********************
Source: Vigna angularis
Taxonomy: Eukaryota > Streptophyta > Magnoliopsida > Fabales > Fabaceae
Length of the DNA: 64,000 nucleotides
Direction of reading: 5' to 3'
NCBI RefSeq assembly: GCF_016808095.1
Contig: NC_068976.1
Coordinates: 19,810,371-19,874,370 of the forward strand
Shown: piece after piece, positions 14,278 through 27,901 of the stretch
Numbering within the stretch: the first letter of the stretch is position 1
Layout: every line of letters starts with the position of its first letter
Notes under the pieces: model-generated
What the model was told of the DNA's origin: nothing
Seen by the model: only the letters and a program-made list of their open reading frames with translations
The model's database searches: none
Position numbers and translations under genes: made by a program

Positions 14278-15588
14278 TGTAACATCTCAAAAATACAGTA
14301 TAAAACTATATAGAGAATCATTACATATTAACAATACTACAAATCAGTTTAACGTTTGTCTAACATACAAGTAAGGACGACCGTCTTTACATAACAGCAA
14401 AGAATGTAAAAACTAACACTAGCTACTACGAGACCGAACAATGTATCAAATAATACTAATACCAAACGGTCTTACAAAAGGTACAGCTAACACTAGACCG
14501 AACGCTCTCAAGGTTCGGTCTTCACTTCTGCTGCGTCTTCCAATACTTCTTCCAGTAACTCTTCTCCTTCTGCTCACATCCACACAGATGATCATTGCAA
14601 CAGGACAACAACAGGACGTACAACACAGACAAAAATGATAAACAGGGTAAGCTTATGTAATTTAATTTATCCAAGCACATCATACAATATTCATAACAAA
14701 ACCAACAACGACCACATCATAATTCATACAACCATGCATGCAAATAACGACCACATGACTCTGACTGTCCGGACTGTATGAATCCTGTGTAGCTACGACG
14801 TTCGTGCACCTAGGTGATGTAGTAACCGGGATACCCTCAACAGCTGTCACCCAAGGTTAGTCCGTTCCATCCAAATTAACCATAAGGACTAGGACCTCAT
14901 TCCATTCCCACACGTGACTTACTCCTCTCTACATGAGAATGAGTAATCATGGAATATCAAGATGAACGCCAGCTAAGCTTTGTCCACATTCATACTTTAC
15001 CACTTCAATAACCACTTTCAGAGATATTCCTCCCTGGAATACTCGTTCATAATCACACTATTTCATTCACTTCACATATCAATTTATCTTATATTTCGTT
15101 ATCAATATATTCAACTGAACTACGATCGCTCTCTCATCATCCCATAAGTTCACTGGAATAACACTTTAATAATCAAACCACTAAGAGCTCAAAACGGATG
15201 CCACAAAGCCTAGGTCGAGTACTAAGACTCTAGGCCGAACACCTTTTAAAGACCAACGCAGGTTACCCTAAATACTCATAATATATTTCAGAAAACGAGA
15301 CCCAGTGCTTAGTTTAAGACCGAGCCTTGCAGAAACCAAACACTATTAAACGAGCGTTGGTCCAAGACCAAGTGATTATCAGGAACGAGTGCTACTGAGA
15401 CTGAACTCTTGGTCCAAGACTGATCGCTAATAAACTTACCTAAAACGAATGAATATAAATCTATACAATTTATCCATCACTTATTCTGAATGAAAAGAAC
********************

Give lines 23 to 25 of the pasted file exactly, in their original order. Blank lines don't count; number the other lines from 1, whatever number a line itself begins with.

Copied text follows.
14801 TTCGTGCACCTAGGTGATGTAGTAACCGGGATACCCTCAACAGCTGTCACCCAAGGTTAGTCCGTTCCATCCAAATTAACCATAAGGACTAGGACCTCAT
14901 TCCATTCCCACACGTGACTTACTCCTCTCTACATGAGAATGAGTAATCATGGAATATCAAGATGAACGCCAGCTAAGCTTTGTCCACATTCATACTTTAC
15001 CACTTCAATAACCACTTTCAGAGATATTCCTCCCTGGAATACTCGTTCATAATCACACTATTTCATTCACTTCACATATCAATTTATCTTATATTTCGTT